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Broadening housing options for Milwaukee's older adults

On Milwaukee’s far northwest side, the Garden Terrace senior apartment complex offers an affordable assisted-living environment for older adults of various income levels, bundled with services that can help them retain their independence. Across town, the new Clarke Square Terrace complex offers similar amenities on the near south side, allowing older adults from the predominantly Latino neighborhood to stay near family, friends, and other vital resources.

Keeping the rent affordable at both sites requires a mix of tax credits and financing. But the rent levels alone can only cover a limited amount of debt. A pair of low-interest loans through a PRI Fund helped fill that gap on both projects, which allows us to build upon the Foundation’s interest in healthy aging in Wisconsin.

Healthy aging is an issue for everyone

“It’s important to reach out to a population that’s underserved,” said Scott Stevlingson, chief executive officer of SunStarr Real Estate Group, LLC the for-profit developer of both projects. “Aging is an issue that touches just about everybody, so we want to create welcoming, affordable homes for our older adults.”

SunStarr has worked on a half-dozen senior living projects throughout the state over the past few years. Based in Fond du Lac, the company was attracted to the area by Milwaukee County’s participation in Family Care, a state pilot program to give older adults more control over the services they receive.

In 2005, SunStarr’s Garden Place was the county’s first development to directly target Family Care participants, who can choose from various supportive, personal, and nursing assistance services. Across the street, the 80-unit Garden Terrace opened in 2008, financed in part by a PRI Fund loan of $400,000 to Garden Terrace Housing, LLC.

The majority of the Garden Terrace units are set aside as affordable living for older adults who need daily living assistance, alongside more independent seniors who rent at market rates.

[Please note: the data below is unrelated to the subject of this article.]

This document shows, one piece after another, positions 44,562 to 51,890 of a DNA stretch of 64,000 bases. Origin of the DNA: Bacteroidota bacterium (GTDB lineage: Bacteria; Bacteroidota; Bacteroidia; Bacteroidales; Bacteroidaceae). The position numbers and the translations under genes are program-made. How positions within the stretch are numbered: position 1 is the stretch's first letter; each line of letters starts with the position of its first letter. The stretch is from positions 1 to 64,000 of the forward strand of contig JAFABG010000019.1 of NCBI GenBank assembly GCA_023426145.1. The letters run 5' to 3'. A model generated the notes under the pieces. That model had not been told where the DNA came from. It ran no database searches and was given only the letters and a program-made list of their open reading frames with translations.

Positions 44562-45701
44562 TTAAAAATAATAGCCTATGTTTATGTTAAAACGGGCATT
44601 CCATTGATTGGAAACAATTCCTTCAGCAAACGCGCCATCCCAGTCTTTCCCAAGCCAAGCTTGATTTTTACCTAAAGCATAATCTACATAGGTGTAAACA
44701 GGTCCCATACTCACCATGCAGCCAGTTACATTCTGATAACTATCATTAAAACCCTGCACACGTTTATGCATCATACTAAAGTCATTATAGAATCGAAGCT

“Most of our residents are from the north side, but we have had some from as far away as Stevens Point and St. Louis,” said Stevlingson. “Family connections tend to be a major consideration in choosing to live here.”

New facility helps seniors remain independent

Clarke Square Terrace, on the near south side, is built around the same model, offering add-on services that help seniors remain independent, such as laundry or housekeeping. All residents enjoy quality-of-life features that help smooth the transition from a longtime home, such as large storage units for extra items, or play areas for visiting relatives with small children.

A $300,000 Foundation loan to Clarke Square Terrace Housing, LLC. helped finance the 60-unit project, which occupies a once-blighted triangular parcel on Pierce Street. Clarke Square Terrace also offers older residents a convenient location, with a supermarket and pharmacy located right across the street. As Americans age in greater numbers, more and more communities will face the challenge of adequately providing age-appropriate housing, retail, and other infrastructure that reflects their needs.

For Milwaukee older adults, the SunStarr projects send an important message: you don’t need to leave the neighborhood as your needs change.


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